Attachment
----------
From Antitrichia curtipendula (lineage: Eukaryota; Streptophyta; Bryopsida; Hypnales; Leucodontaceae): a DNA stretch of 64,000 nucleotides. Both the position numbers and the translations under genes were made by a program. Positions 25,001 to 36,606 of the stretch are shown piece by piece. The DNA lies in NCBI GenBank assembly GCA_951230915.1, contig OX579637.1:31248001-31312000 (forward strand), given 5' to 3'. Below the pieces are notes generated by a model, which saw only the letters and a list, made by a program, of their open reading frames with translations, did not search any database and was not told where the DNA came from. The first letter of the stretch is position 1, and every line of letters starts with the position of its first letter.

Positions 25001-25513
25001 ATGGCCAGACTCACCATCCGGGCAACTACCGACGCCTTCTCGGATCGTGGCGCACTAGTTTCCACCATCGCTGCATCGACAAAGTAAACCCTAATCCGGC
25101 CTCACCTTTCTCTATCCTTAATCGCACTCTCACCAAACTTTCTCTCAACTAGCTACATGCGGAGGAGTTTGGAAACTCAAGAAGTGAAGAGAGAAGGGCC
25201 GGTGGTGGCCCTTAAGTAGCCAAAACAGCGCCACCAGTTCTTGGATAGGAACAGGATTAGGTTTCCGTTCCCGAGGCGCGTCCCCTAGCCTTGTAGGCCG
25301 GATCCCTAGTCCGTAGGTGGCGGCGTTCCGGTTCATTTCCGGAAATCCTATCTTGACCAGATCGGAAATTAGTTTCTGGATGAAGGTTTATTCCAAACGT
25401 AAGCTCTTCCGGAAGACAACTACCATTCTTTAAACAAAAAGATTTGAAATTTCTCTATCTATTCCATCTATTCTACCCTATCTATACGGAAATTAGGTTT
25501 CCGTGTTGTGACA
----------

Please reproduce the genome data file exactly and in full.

From Antitrichia curtipendula (lineage: Eukaryota; Streptophyta; Bryopsida; Hypnales; Leucodontaceae): a DNA stretch of 64,000 nucleotides. Both the position numbers and the translations under genes were made by a program. Positions 25,001 to 36,606 of the stretch are shown piece by piece. The DNA lies in NCBI GenBank assembly GCA_951230915.1, contig OX579637.1:31248001-31312000 (forward strand), given 5' to 3'. Below the pieces are notes generated by a model, which saw only the letters and a list, made by a program, of their open reading frames with translations, did not search any database and was not told where the DNA came from. The first letter of the stretch is position 1, and every line of letters starts with the position of its first letter.

Positions 25001-25513
25001 ATGGCCAGACTCACCATCCGGGCAACTACCGACGCCTTCTCGGATCGTGGCGCACTAGTTTCCACCATCGCTGCATCGACAAAGTAAACCCTAATCCGGC
25101 CTCACCTTTCTCTATCCTTAATCGCACTCTCACCAAACTTTCTCTCAACTAGCTACATGCGGAGGAGTTTGGAAACTCAAGAAGTGAAGAGAGAAGGGCC
25201 GGTGGTGGCCCTTAAGTAGCCAAAACAGCGCCACCAGTTCTTGGATAGGAACAGGATTAGGTTTCCGTTCCCGAGGCGCGTCCCCTAGCCTTGTAGGCCG
25301 GATCCCTAGTCCGTAGGTGGCGGCGTTCCGGTTCATTTCCGGAAATCCTATCTTGACCAGATCGGAAATTAGTTTCTGGATGAAGGTTTATTCCAAACGT
25401 AAGCTCTTCCGGAAGACAACTACCATTCTTTAAACAAAAAGATTTGAAATTTCTCTATCTATTCCATCTATTCTACCCTATCTATACGGAAATTAGGTTT
25501 CCGTGTTGTGACA